Rejuvenating one-design match racing through competitive sailing and match racing, the W-Class has captured the imagination and admiration of a world-wide audience and re-kindled the spirit of early 20th Century Corinthian racing.
The W-Class Yacht Company was the brainchild of sailing enthusiast Donald Tofias. In 1997, he approached his friend, naval architect designer and son of writer E.B. White, Joel White of the Brooklin Boat Yard in Maine, and together they hatched the project.
Joel White, who regrettably died just prior to the launch of W-76 "Wild Horses," is widely regarded for his expertise in traditional yacht design and construction. As an MIT-trained naval architect, he designed and built boats and yachts on the coast of Maine for nearly forty years. The W-Class was named in honor of Joel White.
Since 1998, the W-Class Yacht Company's concept of rejuvenating one-design match racing has grown in popularity and ambition. After several years of competitive sailing and match racing, the W-Class has captured the imagination and admiration of a world wide audience and re-kindled the spirit of early 20th Century Corinthian racing.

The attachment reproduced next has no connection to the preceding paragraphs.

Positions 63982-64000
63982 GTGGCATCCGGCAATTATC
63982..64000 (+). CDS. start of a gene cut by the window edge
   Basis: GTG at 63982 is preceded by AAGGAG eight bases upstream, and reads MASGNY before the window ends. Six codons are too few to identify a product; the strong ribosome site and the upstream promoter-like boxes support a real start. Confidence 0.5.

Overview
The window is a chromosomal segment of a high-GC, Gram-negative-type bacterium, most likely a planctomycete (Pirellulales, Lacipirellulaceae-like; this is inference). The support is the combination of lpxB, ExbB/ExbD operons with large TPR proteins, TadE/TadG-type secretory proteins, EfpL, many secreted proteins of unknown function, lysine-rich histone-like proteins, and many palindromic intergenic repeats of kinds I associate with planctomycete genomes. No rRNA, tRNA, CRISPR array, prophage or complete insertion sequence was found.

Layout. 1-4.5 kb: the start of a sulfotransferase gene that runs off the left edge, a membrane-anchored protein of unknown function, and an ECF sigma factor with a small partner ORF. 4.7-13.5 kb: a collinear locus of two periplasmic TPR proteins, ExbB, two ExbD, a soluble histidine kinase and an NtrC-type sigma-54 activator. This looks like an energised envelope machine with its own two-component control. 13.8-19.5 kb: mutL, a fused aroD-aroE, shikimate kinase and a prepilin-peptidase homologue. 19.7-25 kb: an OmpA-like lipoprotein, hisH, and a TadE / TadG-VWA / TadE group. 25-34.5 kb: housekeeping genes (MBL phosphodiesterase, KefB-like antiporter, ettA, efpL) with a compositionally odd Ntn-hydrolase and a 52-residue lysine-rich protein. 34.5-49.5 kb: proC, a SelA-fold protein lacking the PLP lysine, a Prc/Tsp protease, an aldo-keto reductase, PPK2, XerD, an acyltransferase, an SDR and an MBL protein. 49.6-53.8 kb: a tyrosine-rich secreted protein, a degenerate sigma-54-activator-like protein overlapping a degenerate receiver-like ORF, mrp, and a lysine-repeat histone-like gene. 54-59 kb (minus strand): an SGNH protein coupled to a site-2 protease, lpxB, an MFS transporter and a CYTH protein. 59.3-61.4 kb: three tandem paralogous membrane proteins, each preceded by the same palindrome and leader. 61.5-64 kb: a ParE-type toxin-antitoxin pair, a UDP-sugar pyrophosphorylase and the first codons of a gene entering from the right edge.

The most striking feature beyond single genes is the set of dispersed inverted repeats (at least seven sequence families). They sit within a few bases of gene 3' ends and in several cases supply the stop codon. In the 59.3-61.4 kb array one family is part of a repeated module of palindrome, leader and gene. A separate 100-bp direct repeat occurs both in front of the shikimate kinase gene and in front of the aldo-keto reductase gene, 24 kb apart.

Today, the W-Class Yacht Company actively promotes two W-76's, "Wild Horses" and "White Wings," along the East Coast of the United States, in the Caribbean, and in the Mediterranean. The private owners of the W-46's "Zebra," "Equus," and "Arion" campaign them throughout New England.
Donald Tofias sums up his one-design concept by saying, "The vision that propelled me to develop these inspiring vessels was the ideal to compete in big, identical boats with identical equipment, so that at the end of an exciting, close, competitive race - the best sailor wins. This is boat-on-boat, crew-on-crew competition."
"Ultimately and most important, Tofias has a wonderful product to sell: a fresh and compelling concept, a beautiful design, and boats built to the highest standard by two of the finest yards in the United States."
Maynard Bray, WoodenBoat